Anthony Aguirre: No, it's sort of a relic of Plato I guess. I think mathematicians are obviously split in this in all kinds of ways. But there are a lot of mathematicians who were platonists and really very much think that pi meaningfully exists in all its glory, in that way. And I think most physicists, well I don't know actually. I think there are probably surveys that we could consult that I haven't, about the degree of platonism in physicists. I suspect it varies pretty widely actually.
Joscha Bach: Now take a little step back from all these ideas of mathematics that you may or may not have gotten in school, and your teachers may or may not have gotten them in school. But look back at what you know, right. Your computer and how your computer would make sense of the universe if you could implement AI on it, right? This is something that we can see quite clearly. Your computer has a discrete set of sensory states that it could make sense out of, right? And it would be able to construct models and it can make these models in a resolution that is, if you want to higher than the resolution of our own mind, it can make observation at a higher resolution than our senses. And there is basically no limit in terms of not being able to surpass the kind of model that we are doing.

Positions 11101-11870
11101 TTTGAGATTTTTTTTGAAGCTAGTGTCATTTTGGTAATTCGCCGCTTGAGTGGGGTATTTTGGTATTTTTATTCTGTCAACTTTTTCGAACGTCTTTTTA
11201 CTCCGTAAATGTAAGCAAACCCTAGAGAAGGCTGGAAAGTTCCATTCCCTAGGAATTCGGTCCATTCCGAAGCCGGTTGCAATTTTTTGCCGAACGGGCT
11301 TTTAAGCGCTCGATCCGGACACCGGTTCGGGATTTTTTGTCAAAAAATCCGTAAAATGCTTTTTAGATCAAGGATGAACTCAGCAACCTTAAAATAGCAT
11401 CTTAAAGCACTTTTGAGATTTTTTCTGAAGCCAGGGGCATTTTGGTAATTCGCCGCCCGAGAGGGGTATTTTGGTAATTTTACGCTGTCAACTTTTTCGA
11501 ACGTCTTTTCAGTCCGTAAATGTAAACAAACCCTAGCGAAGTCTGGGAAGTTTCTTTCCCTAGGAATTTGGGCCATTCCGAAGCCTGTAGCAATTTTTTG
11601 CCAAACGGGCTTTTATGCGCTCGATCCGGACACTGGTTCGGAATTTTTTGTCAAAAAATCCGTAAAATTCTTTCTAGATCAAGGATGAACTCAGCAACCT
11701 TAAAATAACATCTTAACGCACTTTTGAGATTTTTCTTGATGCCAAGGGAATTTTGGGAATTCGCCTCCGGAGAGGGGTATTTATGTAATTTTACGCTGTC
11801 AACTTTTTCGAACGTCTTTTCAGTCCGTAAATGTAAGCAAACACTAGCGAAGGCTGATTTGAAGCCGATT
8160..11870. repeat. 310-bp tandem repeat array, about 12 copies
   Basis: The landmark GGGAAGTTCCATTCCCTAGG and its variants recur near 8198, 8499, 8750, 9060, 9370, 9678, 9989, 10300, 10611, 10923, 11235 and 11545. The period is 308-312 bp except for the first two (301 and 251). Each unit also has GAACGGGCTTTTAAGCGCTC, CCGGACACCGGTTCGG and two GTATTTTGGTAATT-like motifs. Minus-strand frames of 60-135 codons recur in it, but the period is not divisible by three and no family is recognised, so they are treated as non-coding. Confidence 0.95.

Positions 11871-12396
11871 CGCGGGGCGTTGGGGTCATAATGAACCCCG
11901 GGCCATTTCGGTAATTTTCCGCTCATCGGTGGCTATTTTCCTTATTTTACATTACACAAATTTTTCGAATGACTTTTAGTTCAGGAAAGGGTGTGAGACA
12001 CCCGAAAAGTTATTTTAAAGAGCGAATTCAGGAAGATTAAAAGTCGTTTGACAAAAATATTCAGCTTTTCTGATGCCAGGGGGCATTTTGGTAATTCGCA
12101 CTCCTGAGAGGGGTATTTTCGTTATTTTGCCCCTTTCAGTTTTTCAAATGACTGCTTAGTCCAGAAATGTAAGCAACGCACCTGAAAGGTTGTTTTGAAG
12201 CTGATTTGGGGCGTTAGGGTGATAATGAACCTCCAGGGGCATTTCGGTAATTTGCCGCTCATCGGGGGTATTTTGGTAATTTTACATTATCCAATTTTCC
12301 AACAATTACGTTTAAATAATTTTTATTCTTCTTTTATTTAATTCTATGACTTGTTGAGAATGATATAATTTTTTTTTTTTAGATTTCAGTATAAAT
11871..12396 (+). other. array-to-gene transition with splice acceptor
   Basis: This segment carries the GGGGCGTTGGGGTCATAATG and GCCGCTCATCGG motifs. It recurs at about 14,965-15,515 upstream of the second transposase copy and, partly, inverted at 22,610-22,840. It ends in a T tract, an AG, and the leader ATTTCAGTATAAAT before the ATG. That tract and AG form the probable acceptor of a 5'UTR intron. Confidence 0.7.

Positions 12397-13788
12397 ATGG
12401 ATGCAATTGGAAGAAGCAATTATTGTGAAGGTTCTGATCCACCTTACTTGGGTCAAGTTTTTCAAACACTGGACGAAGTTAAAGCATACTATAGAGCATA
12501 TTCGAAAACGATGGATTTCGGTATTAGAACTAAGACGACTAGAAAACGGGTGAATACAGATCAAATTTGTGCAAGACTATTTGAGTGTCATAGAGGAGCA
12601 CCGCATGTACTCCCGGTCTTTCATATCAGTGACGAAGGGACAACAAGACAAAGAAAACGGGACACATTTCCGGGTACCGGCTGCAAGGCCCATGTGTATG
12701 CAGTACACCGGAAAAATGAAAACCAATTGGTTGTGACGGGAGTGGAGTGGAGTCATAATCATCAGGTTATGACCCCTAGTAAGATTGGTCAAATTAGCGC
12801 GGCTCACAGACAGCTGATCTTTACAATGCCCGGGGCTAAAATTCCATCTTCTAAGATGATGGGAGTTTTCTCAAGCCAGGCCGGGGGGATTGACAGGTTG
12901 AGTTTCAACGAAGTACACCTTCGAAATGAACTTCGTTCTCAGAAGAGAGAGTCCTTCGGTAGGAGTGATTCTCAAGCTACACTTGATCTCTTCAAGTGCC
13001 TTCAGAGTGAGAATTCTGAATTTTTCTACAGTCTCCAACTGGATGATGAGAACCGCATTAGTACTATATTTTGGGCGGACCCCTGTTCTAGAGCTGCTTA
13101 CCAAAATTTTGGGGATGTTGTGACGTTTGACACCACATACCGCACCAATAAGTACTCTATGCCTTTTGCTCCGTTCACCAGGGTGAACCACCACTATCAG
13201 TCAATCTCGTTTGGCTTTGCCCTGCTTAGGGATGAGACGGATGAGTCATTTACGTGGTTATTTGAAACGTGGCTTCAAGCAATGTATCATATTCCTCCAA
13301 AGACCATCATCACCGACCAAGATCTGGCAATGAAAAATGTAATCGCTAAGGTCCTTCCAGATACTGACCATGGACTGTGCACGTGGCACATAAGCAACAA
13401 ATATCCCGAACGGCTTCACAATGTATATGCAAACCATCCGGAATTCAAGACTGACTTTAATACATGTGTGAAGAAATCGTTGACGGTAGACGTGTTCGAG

And yet everything in the mind of that system would be discrete necessarily, right? So if the system conceives of something that is continuous, if that system conceives of a language that is continuous. And we can show that this language doesn't work, that it's not consistent, then the system must be mistaken, right? It's pointing indexically at some functions that perform some kind of effective geometry. And an effective geometry is like the one in the computer game, right? It looks continuous, but it certainly is not. It's just continuous enough.
Lucas Perry: Relative to the conventional physics, what does a computational view of physics, what is that changing?
Joscha Bach: Nothing. If the conventional physicist has made a mistake, it's exactly the same. It's just that conventional physics invites making certain kinds of mistakes, that might lead to confusion. But in practice it doesn't change anything. It just means that the universe is computable. And of course it should be because for it to be computable just means that you can come up with a model that describes how adjacent states in the universe are correlated.